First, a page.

If you log onto the internet, or just listen in general to conversations about the pandemic, you might feel that you’re inside a beehive. I’ve never seen this many confusing and contradictory news reports on any subject. Even the migration situation never reached such a level – despite the fact that then, also, everything was in the mix. So I ask everyone to avoid being taken in by fake news and all kinds of world-saving or global conspiracy theories. Naturally, everyone is free to listen to and believe anyone they want. There’s freedom, there’s democracy, and that’s how it should be. But even if they’re fed up with the Government or with me personally, all the same I ask them to try to listen to us. I’m trying to communicate as accurately as possible what will happen and when, what’s expected, what’s certain and what’s not certain. I’m not putting up any smokescreens: I accept your invitation and come here every week not to share joyful, good news with members of the electorate, but to tell them what the true situation is. Today the true situation is that in Hungary we’re administering vaccinations at thousands of vaccination points. The shortage is not of vaccination points, but of vaccines. When we have plenty of vaccines, we may well find that we have fewer vaccination points than required; but we have a plan for this, a plan for how to open thousands more vaccination points. Today, however, this is not the problem tormenting us. I’ve also received reports from general practitioners. At present the majority of vaccines are being given by general practitioners. Therefore I’ve asked government offices to contact those general practitioners who think that their surgeries aren’t suitable for vaccination, and to ask them how they can help to ensure that all general practitioners can fulfil this task. Because rather than taking vaccination points out of general practitioners’ surgeries, we must make those surgeries suitable for vaccination. Naturally we also have hospital vaccination points, and they’re working well. If the number of vaccines rises steeply, if large quantities of vaccines arrive all at once, we’ll also increase the number of hospital vaccination points. And if that’s not enough, we have another plan. So I’m grateful for any assistance and offers. The Operational Group will respond to all these, and will tell everyone when and how they can contribute to the joint defence operation.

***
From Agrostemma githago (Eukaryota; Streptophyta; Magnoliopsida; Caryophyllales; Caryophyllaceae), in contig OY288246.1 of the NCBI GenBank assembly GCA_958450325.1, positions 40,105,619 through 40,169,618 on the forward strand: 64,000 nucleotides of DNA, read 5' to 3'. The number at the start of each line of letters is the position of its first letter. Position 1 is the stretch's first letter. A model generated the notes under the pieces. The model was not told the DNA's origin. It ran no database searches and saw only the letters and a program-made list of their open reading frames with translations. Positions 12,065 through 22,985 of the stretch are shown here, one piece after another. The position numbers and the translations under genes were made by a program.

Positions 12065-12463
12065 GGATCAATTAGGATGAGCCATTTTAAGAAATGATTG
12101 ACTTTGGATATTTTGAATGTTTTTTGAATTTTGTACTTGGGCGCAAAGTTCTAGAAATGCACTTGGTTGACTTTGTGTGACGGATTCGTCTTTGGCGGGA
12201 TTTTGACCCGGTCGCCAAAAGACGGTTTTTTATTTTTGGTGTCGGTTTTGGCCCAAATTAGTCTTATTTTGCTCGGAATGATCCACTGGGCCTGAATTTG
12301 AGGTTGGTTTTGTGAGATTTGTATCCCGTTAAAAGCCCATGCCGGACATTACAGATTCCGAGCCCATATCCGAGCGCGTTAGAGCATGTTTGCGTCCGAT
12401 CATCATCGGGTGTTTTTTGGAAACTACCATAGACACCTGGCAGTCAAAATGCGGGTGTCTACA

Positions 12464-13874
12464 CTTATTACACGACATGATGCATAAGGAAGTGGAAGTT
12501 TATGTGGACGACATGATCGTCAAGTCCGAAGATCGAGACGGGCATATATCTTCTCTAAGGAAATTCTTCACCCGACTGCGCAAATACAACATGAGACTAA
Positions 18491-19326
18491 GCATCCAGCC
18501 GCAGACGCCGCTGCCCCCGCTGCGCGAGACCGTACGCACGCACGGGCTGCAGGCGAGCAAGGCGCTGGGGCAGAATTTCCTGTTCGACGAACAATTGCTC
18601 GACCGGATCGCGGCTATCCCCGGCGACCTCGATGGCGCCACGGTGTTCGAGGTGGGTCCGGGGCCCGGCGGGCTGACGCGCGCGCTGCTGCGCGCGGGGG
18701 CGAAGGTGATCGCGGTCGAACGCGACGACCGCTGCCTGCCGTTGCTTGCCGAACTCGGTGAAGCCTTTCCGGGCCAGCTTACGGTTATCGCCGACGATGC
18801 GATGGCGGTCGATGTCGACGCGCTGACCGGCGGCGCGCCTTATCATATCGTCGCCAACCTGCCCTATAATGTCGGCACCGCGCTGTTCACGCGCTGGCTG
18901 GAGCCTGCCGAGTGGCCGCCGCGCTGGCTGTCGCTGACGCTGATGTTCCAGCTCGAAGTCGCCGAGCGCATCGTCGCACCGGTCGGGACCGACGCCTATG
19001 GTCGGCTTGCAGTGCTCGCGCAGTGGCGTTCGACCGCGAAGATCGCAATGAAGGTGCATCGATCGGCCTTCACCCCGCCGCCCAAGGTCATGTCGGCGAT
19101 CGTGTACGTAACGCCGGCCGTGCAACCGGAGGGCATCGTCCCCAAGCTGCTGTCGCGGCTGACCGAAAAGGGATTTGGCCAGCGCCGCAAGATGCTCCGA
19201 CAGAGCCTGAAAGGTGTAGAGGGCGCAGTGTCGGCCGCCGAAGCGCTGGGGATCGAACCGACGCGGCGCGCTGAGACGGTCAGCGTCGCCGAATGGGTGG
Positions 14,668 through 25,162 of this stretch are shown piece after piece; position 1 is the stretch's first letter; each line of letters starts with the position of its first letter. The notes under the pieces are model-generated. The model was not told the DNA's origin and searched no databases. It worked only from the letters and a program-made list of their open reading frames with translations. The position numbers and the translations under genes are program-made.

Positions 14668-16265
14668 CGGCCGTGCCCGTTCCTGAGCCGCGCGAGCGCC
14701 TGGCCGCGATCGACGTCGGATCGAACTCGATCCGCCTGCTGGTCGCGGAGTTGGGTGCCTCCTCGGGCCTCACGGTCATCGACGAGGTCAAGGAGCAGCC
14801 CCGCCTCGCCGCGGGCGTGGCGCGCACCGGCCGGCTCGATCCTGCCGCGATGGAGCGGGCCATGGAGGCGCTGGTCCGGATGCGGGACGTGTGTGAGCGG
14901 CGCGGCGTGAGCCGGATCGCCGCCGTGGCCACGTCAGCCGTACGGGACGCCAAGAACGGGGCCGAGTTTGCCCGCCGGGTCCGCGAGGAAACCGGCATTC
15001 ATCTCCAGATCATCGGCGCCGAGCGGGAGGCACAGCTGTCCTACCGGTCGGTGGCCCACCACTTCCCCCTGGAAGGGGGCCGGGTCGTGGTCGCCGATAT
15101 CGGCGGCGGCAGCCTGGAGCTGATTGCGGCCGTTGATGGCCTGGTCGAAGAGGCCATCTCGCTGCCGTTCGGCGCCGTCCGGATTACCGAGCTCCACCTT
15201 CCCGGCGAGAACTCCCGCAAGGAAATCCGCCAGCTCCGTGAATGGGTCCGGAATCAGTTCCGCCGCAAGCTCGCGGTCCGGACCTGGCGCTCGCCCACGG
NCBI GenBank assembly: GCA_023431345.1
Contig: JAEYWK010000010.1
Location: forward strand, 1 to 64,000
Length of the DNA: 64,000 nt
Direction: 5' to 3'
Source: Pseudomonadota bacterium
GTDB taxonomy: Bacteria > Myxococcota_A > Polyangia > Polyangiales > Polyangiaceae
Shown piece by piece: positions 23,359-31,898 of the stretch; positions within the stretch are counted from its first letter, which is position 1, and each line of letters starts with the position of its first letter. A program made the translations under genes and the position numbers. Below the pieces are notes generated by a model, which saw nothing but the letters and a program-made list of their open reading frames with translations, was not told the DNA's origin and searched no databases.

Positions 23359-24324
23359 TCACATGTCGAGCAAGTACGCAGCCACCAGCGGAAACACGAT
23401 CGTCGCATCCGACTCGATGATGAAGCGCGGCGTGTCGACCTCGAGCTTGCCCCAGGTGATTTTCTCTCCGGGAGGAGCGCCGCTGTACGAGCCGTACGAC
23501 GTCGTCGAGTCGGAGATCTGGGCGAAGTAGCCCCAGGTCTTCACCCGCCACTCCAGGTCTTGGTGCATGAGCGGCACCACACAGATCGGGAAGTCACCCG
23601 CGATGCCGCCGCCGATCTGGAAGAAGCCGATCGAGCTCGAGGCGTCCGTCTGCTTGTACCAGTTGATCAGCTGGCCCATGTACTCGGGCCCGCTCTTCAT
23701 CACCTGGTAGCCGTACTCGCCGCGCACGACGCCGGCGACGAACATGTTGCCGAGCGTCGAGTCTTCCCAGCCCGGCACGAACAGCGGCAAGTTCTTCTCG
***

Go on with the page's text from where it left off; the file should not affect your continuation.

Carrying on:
On 6 March the Fidesz group left the European People’s Party group in the European Parliament. And now – as Katalin Novák has written – the time has come to bid farewell, and Fidesz has left the European People’s Party as a whole. What’s your assessment of the period during which Fidesz was a member of the People’s Party?
It was good, a fine period, but it was enough. In essence the first cracks in this relationship appeared during the migration crisis. There were also disputes earlier, because within the People’s Party we didn’t receive clear and unanimous support for our reduction of household utility charges; and similarly we didn’t receive unambiguous support for the taxation of banks and multinational companies – which I understand, because those multinational companies mostly came to Hungary from their countries. When in 2010 we needed to address the economic crisis, we only received their half-hearted support, while on the issue of migration they didn’t support us at all. So one could see that differences in conception had widened. And now this pandemic has hit us; but instead of helping us and other governments in the battle against the virus, they kept harassing us and changed their statutes to constrict us still more. So all this was undignified, absurd and pointless. In such circumstances it’s best to head for the door. I’m in contact with the Polish prime minister and Minister Salvini, who’s now responsible for economic affairs in the Italian government; and these three countries – Poland, Italy and Hungary – will seek to reorganise the European Right. We’re going to meet in person soon to discuss this issue, and together we’ll plan the future.
Thank you. You’ve been listening to Prime Minister Viktor Orbán.